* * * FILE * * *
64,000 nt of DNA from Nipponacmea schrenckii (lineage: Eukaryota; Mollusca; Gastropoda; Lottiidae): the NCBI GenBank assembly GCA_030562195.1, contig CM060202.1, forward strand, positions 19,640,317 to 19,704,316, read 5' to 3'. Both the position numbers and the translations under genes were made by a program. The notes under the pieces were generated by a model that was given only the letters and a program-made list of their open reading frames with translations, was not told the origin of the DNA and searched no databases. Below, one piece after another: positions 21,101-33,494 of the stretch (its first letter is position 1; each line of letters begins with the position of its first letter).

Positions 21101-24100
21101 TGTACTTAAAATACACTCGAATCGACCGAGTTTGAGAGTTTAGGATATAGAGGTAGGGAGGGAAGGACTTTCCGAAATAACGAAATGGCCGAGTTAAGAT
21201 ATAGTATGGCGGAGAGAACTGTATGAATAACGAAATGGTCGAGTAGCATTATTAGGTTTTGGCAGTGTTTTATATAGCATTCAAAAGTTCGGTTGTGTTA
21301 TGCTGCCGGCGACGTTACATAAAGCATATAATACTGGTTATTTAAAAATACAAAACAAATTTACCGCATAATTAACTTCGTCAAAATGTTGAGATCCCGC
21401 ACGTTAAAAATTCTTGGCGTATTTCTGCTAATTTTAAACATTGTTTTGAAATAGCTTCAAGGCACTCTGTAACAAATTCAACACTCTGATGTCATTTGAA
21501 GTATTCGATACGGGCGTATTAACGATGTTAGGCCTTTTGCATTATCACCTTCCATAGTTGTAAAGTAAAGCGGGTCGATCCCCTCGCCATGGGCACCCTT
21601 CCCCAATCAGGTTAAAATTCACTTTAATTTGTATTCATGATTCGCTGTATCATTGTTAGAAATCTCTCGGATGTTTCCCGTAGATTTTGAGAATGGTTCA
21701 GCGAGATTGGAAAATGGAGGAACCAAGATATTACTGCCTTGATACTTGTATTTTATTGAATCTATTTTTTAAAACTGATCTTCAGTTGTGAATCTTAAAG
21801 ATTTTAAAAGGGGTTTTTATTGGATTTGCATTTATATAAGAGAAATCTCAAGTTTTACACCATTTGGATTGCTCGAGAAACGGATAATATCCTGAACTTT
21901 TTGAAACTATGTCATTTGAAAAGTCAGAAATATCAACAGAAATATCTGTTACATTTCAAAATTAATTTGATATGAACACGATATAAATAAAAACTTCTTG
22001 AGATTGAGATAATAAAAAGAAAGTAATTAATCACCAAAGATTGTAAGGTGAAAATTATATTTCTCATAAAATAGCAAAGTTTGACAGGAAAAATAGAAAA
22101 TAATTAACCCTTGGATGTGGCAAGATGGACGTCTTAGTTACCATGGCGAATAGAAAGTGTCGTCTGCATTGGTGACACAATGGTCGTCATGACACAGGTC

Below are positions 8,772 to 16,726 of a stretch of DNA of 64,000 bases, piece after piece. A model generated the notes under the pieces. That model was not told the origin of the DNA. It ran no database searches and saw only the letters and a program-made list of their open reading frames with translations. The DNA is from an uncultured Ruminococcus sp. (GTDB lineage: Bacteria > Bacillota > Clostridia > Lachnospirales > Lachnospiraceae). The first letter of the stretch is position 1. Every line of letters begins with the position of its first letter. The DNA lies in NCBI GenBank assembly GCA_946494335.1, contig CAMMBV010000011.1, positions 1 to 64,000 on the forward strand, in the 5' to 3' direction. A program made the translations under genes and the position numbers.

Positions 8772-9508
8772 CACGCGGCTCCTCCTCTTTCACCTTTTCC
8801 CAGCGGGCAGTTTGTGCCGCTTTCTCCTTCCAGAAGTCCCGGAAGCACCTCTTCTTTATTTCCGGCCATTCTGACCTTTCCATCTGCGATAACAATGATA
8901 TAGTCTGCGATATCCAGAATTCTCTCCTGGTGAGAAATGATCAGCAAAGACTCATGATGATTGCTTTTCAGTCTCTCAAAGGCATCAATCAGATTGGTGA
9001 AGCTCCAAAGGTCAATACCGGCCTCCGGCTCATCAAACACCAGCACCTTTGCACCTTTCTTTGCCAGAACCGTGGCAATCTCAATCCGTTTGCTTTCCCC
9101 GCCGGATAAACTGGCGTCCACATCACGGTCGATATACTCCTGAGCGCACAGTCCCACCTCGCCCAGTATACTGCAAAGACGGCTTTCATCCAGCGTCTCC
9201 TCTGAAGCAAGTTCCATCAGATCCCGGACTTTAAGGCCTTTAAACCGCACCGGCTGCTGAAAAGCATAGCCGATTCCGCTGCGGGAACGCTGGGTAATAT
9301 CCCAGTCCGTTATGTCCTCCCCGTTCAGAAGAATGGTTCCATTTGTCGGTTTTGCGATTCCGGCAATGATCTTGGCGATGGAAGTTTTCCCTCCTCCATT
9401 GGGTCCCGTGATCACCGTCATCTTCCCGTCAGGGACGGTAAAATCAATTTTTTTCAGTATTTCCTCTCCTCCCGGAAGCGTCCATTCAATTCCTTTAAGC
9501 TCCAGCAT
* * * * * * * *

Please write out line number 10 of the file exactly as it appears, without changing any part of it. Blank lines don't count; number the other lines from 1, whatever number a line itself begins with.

21801 ATTTTAAAAGGGGTTTTTATTGGATTTGCATTTATATAAGAGAAATCTCAAGTTTTACACCATTTGGATTGCTCGAGAAACGGATAATATCCTGAACTTT